Net revenues for JDate remained stable at $7.0 million in the second quarter of 2007 compared to 2006. Net revenues for AmericanSingles decreased 39.7% to $3.6 million in the quarter ended June 30, 2007, compared to $6.0 million in 2006. The decrease

 

13


Table of Contents

in AmericanSingles net revenue is due to the decrease in average paying subscribers as discussed above. Net revenues for our Other Businesses segment increased 38.0% to $6.0 million in the second quarter of 2007 compared to $4.3 million in 2006. The increase in net revenues for our Other Businesses is attributed to growth associated with our MingleMatch websites, including BlackSingles.com, ChristianMingle.com (formerly Relationships.com), and BBWPersonalsPlus.com as well as to the acquisition of LDSSingles.com in May 2006 and HurryDate in February 2007.

Direct Marketing Expenses

Direct marketing expenses for JDate decreased 17.2% to $682,000 in the second quarter of 2007 compared to $824,000 in 2006. The decrease in marketing was due to a focus on increased marketing efficiency by increasing the proportion of marketing spent online and reducing offline marketing spending. Direct marketing expenses for AmericanSingles decreased 42.3% to $1.7 million in the second quarter of 2007 compared to $2.9 million in the same period in 2006. The decrease in AmericanSingles marketing was due to reduction of our expenditure rate for AmericanSingles to an acceptable level of subscriber acquisition cost and contribution margin for each subscriber. Direct marketing expenses for the websites in our Other Businesses segment increased 1.2% to $3.1 million in the second quarter of 2007, compared to $3.0 million in the same period in 2006. The increase is attributed mainly to the acquisition of LDSSingles.com in May 2006 and HurryDate in February 2007.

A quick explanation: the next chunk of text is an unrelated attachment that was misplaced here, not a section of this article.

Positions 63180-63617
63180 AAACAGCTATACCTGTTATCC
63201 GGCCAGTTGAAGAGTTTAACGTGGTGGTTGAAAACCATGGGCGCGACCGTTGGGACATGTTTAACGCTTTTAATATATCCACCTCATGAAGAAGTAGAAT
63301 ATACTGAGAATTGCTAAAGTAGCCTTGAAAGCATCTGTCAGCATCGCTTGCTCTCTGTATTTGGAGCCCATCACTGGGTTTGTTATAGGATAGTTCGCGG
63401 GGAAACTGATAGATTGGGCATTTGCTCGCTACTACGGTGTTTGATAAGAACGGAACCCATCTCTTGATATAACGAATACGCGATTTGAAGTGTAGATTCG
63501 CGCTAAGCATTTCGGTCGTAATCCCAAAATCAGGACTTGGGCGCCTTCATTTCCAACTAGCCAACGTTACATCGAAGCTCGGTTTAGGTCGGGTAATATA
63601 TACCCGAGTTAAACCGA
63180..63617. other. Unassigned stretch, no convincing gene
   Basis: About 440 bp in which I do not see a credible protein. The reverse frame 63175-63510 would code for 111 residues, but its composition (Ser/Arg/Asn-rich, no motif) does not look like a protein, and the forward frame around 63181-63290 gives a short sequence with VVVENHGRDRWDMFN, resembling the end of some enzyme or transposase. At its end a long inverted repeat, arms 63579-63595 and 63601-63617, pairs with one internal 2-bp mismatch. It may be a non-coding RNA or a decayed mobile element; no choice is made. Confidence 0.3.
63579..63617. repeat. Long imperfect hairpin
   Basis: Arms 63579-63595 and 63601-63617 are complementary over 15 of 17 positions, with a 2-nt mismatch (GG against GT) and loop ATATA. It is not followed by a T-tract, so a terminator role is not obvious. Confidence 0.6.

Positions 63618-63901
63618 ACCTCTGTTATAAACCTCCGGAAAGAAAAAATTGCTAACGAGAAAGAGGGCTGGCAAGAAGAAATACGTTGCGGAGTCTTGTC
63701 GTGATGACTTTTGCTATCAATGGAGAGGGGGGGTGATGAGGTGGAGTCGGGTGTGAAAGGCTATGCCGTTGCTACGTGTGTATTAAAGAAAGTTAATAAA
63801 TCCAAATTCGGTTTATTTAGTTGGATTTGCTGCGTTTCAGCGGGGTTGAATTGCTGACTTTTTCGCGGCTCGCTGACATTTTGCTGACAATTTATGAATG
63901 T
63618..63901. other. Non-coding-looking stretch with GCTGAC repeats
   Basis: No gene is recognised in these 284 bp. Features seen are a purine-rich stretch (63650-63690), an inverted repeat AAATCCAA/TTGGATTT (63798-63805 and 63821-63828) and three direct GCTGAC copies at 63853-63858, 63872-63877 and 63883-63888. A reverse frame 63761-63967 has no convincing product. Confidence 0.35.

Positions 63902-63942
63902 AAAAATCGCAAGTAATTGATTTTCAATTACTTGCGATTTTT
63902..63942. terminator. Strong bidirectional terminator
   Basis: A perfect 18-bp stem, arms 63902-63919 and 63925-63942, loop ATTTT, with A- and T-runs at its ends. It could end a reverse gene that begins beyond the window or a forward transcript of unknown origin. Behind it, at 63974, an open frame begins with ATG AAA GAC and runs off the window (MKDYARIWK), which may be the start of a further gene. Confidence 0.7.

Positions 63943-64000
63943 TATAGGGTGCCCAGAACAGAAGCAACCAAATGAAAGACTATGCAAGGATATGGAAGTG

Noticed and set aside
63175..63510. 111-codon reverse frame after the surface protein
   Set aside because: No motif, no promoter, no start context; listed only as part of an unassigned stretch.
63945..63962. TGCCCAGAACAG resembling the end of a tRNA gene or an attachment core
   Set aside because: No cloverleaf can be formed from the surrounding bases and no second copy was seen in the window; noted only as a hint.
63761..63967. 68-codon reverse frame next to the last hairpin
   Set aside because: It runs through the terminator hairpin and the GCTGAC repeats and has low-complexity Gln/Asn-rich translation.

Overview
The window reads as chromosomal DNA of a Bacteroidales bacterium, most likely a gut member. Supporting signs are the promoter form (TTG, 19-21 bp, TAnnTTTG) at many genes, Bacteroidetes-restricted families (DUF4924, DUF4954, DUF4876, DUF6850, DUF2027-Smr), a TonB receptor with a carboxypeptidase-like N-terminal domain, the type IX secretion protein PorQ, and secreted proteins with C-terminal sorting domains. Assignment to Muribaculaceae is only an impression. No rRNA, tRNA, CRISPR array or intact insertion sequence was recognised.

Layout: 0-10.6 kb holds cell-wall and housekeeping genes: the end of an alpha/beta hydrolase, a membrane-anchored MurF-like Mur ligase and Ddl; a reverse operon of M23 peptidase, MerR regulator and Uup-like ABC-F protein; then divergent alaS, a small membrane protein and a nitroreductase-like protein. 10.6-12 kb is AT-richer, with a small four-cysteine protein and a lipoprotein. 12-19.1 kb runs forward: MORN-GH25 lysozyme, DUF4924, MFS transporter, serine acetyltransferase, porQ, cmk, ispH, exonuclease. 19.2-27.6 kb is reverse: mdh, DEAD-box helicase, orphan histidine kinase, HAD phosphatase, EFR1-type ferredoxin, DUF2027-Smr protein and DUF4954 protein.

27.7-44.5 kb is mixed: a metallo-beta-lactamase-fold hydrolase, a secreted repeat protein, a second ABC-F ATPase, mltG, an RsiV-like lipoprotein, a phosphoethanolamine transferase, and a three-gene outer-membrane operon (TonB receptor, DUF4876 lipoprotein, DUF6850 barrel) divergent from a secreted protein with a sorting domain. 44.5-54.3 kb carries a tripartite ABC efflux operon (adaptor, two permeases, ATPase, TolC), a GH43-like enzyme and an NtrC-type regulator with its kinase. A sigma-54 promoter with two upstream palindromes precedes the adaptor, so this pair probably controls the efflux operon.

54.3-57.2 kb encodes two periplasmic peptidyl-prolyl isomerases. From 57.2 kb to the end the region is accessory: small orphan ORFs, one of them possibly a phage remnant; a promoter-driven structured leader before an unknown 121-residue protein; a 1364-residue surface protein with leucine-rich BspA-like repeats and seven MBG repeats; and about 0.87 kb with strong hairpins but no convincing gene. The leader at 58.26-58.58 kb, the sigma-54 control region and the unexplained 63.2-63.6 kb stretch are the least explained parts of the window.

Operating Expenses

Operating expenses consist primarily of indirect marketing, customer service, technical operations, product development and general and administrative expenses. Operating expenses decreased 10.0% to $9.3 million in the second quarter of 2007 compared to $10.3 million for the same period in 2006. Stated as a percentage of net revenues, operating expenses decreased to 56.0% in the second quarter of 2007 compared to 59.7% in the same period in 2006. The decrease in operating expenses was primarily a result of decreases in Technical Operations expenses.

Indirect Marketing. Indirect marketing expenses consist primarily of salaries for our sales and marketing personnel and other associated costs such as public relations. Indirect marketing expenses increased 51.6% to $388,000 in the second quarter of 2007 compared to $256,000 in the second quarter of 2006. Stated as a percentage of net revenues, indirect marketing expenses increased to 2.3% in the second quarter of 2007 compared to the 1.5% in the same period in 2006.

Customer Service. Customer service expenses consist primarily of costs associated with our call centers. Customer service expenses decreased 4.3% to $859,000 in the second quarter of 2007 compared to $898,000 in the second quarter of 2006. Stated as a percentage of net revenues, customer service expenses remained at 5.2% in the quarter ended June 30, 2007 compared to the same period in 2006. The decrease in customer service expenses is primarily due to increased operational efficiencies and reduced outsourcing.

Technical Operations. Technical operations expenses consist primarily of the people and systems necessary to support our network, Internet connectivity and other data and communication support. Technical operations expenses decreased 33.1% to $1.5 million in the second quarter of 2007 compared to $2.2 million in 2006. Stated as a percentage of net revenues, technical operations expenses decreased to 8.9% in the three months ended June 30, 2007 compared to 12.8% in the same period in 2006. The decrease is due primarily to reduced staff and equipment cost as well as increases in efficiencies such as movement of our data collocation facility to a more cost effective location.

Product Development. Product development expenses consist primarily of costs incurred in the development, creation and enhancement of our websites and services. Product development expenses decreased 30.6% to $672,000 in the second quarter of 2007 compared to $968,000 in 2006. Stated as a percentage of net revenues, product development expenses decreased to 4.0% in the three months ended June 30, 2007 compared to 5.6% in the same period in 2006.